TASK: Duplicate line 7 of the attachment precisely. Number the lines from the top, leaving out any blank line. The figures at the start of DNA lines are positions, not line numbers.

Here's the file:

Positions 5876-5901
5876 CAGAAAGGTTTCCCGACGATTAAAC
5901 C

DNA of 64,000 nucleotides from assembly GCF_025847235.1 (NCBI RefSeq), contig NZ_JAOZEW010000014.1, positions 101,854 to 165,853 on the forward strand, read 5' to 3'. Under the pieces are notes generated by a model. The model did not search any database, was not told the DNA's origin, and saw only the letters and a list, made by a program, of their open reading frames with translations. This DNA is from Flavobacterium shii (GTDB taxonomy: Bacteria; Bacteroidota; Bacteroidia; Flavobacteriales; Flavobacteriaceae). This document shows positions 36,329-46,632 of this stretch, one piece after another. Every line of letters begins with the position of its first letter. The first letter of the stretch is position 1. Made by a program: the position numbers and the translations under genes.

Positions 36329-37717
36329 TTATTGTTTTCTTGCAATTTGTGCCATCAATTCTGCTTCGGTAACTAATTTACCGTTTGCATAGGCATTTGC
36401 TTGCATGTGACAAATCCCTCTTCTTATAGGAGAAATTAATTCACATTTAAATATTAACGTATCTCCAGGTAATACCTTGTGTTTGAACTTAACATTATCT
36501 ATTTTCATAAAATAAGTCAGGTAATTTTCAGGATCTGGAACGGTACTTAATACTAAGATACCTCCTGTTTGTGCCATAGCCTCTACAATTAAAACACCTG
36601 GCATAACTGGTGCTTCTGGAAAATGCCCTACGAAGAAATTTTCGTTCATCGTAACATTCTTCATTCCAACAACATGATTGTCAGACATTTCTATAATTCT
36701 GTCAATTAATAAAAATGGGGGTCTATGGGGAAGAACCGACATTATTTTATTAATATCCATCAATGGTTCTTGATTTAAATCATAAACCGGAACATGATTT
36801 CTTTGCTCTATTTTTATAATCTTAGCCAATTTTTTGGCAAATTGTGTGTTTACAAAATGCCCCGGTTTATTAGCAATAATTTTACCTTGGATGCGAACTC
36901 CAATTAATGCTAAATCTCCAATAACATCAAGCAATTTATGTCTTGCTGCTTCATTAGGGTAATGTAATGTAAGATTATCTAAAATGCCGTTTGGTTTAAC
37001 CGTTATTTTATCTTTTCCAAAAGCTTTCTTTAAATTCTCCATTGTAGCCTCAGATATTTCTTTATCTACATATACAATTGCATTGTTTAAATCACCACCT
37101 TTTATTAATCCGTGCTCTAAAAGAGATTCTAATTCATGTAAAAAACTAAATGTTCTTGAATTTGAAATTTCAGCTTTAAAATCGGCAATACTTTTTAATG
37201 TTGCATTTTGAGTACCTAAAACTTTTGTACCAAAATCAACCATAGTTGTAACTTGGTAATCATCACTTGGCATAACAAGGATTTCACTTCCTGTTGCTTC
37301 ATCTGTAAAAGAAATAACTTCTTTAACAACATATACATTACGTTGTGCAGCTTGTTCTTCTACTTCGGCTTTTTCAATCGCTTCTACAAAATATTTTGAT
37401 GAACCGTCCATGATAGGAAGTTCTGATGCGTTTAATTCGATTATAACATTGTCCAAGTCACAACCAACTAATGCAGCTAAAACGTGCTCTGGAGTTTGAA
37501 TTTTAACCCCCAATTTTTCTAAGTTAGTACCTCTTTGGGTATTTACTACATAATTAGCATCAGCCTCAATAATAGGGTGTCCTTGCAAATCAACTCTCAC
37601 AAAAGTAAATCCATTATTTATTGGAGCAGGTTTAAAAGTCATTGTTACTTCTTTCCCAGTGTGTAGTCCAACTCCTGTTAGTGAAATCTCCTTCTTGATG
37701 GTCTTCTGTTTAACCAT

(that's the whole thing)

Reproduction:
36401 TTGCATGTGACAAATCCCTCTTCTTATAGGAGAAATTAATTCACATTTAAATATTAACGTATCTCCAGGTAATACCTTGTGTTTGAACTTAACATTATCT